On a recent visit to Kibera Slum in Nairobi, Kenya, ACFP Director Tyler Batson was floored by the Facebook messages and friend requests that greeted him when he got back to his hotel. Multiple young people messaged saying they had seen A Chance for Peace at one of our public screenings in Kibera. They said they saw Tyler walking around Kibera and recognized him, but didn’t want to interrupt my visit. They spoke humbly of the peace projects that they were doing in Kibera as well. Sixteen, 17, and 18-year-olds engaging the same community peace actions and solutions-based dialogues. It became clear to Tyler that if A Chance for Peace is going to continue, it needs to be helmed by Kibera’s youth. With direct contact to all 200 schools in Kibera, A Chance for Peace is developing a peace curriculum to bring that which is sorely missing from all schools: peace education.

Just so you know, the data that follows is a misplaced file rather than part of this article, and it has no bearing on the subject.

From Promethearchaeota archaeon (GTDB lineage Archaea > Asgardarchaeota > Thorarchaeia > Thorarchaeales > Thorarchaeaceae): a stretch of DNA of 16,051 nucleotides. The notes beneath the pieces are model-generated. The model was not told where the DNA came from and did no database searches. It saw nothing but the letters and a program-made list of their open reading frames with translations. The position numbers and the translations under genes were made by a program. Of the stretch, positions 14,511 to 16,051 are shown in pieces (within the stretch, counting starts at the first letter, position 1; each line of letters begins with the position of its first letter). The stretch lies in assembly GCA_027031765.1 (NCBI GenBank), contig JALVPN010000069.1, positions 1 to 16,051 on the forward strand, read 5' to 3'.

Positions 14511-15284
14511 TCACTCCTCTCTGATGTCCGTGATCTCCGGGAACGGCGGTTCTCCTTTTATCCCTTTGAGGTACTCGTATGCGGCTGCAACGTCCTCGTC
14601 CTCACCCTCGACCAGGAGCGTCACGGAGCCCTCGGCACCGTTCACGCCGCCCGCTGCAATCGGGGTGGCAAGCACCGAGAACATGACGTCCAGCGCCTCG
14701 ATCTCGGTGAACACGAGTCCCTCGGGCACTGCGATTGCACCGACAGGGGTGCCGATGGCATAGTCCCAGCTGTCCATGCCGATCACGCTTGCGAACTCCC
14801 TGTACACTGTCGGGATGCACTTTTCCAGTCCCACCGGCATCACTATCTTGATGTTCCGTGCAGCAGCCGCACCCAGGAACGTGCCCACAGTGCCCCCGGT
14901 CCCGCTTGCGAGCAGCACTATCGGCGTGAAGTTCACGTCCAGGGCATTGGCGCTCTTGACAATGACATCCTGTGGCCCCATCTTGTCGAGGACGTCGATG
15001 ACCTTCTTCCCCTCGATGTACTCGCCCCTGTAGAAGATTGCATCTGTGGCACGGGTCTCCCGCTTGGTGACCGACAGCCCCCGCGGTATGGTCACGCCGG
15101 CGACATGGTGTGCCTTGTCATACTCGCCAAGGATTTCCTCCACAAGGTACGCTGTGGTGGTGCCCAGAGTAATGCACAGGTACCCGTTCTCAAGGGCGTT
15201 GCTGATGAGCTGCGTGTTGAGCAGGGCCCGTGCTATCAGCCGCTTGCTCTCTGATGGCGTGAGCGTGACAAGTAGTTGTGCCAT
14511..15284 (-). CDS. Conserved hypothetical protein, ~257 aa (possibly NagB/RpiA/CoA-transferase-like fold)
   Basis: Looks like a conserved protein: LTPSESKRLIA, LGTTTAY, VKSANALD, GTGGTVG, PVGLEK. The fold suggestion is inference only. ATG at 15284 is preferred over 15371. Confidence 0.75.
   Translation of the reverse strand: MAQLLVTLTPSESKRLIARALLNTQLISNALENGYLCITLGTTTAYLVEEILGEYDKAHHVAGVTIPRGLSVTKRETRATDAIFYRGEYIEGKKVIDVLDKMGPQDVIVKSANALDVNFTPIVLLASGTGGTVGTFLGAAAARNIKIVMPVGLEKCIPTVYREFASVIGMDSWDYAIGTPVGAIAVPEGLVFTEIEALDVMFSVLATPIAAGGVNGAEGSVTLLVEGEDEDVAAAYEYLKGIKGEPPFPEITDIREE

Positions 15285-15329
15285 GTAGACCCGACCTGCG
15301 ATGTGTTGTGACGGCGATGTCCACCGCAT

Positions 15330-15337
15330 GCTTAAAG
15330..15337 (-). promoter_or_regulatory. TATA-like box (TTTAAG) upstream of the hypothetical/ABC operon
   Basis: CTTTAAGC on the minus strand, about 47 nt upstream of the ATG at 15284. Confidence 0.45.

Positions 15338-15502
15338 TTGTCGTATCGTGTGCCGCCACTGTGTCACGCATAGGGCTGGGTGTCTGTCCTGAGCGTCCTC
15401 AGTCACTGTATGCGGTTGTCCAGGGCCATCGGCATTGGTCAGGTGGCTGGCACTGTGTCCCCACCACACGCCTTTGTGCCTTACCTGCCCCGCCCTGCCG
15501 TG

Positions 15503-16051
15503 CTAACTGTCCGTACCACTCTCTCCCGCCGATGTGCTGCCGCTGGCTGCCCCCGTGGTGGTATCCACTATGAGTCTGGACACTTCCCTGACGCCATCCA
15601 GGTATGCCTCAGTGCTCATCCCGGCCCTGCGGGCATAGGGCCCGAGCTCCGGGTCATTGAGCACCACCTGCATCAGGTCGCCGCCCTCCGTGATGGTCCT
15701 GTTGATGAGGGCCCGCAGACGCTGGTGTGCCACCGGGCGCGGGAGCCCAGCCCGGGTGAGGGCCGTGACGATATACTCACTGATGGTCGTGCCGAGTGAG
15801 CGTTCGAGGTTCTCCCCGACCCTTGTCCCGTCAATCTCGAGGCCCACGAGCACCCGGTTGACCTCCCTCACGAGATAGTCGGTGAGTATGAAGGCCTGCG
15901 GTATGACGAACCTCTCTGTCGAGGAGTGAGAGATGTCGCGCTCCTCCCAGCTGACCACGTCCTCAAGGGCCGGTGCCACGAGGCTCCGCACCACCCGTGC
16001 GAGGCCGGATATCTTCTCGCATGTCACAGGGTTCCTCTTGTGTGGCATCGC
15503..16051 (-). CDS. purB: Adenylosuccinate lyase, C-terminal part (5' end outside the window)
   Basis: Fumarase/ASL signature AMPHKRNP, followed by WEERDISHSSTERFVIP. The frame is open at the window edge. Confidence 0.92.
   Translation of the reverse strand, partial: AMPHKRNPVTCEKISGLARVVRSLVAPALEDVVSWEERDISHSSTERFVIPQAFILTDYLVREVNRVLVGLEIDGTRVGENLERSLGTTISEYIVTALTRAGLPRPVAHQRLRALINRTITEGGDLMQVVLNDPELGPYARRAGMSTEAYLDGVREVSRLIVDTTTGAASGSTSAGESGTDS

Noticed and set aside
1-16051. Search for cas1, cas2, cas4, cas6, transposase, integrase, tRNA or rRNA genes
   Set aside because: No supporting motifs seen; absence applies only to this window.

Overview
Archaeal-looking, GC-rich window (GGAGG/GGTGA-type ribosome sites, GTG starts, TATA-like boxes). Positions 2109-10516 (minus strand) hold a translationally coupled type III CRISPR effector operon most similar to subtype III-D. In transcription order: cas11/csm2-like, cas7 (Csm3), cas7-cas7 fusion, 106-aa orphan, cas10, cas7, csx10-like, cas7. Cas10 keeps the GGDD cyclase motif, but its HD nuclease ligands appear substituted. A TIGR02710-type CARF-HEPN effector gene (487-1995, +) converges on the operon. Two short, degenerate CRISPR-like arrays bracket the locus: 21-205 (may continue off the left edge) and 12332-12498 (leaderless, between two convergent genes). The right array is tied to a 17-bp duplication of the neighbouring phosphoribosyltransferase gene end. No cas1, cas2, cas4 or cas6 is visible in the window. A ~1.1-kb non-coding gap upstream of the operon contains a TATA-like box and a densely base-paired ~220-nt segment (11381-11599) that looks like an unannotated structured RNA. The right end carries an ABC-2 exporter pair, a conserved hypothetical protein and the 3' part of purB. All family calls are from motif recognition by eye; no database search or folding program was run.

Two hundred school is a lot of kids! But after thoughtful consideration and consultation with our partners on the ground at Hope for Kibera, we believe the most sustainable solution is simple: peace education. Young people learn an obscene amount of information on war, violence, and corruption, but what about peace? In the ACFP spirit of making peace public, we want to bring screenings of A Chance for Peace into Kibera’s 200 schools, have open and honest discussions on peace, and challenge young people to create actionable peace projects. We believe that the future starts and ends with young people, and the 13 and 14 year-olds of today are going to be the voters of tomorrow. They need to know that no matter what happens in the cyclical political chess game in the capitol, that they can depend on one another as agent of positive change – and we want to be there to help them achieve their vision for a less divisive and more inclusive and prosperous future.